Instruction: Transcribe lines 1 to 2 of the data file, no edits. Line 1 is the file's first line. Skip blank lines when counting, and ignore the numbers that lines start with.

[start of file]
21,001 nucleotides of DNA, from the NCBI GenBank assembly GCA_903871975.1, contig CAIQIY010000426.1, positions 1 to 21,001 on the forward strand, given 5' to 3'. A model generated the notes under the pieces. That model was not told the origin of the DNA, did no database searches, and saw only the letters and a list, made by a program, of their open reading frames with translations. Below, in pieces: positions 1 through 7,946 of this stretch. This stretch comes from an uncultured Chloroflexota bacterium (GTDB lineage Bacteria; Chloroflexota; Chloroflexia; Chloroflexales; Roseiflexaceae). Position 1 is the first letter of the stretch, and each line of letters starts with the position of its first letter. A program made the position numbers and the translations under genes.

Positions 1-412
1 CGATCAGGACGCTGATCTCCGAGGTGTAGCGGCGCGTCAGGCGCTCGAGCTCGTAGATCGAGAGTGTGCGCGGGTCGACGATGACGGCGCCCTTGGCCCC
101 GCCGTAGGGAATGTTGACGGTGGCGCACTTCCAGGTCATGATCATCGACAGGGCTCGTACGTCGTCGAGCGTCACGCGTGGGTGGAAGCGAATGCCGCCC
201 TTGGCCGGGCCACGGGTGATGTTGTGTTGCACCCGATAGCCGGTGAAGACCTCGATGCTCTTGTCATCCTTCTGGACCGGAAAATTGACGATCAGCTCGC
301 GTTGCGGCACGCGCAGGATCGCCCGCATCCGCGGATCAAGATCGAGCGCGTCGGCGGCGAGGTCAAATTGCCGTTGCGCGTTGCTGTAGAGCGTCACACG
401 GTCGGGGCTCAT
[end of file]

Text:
21,001 nucleotides of DNA, from the NCBI GenBank assembly GCA_903871975.1, contig CAIQIY010000426.1, positions 1 to 21,001 on the forward strand, given 5' to 3'. A model generated the notes under the pieces. That model was not told the origin of the DNA, did no database searches, and saw only the letters and a list, made by a program, of their open reading frames with translations. Below, in pieces: positions 1 through 7,946 of this stretch. This stretch comes from an uncultured Chloroflexota bacterium (GTDB lineage Bacteria; Chloroflexota; Chloroflexia; Chloroflexales; Roseiflexaceae). Position 1 is the first letter of the stretch, and each line of letters starts with the position of its first letter. A program made the position numbers and the translations under genes.

Positions 1-412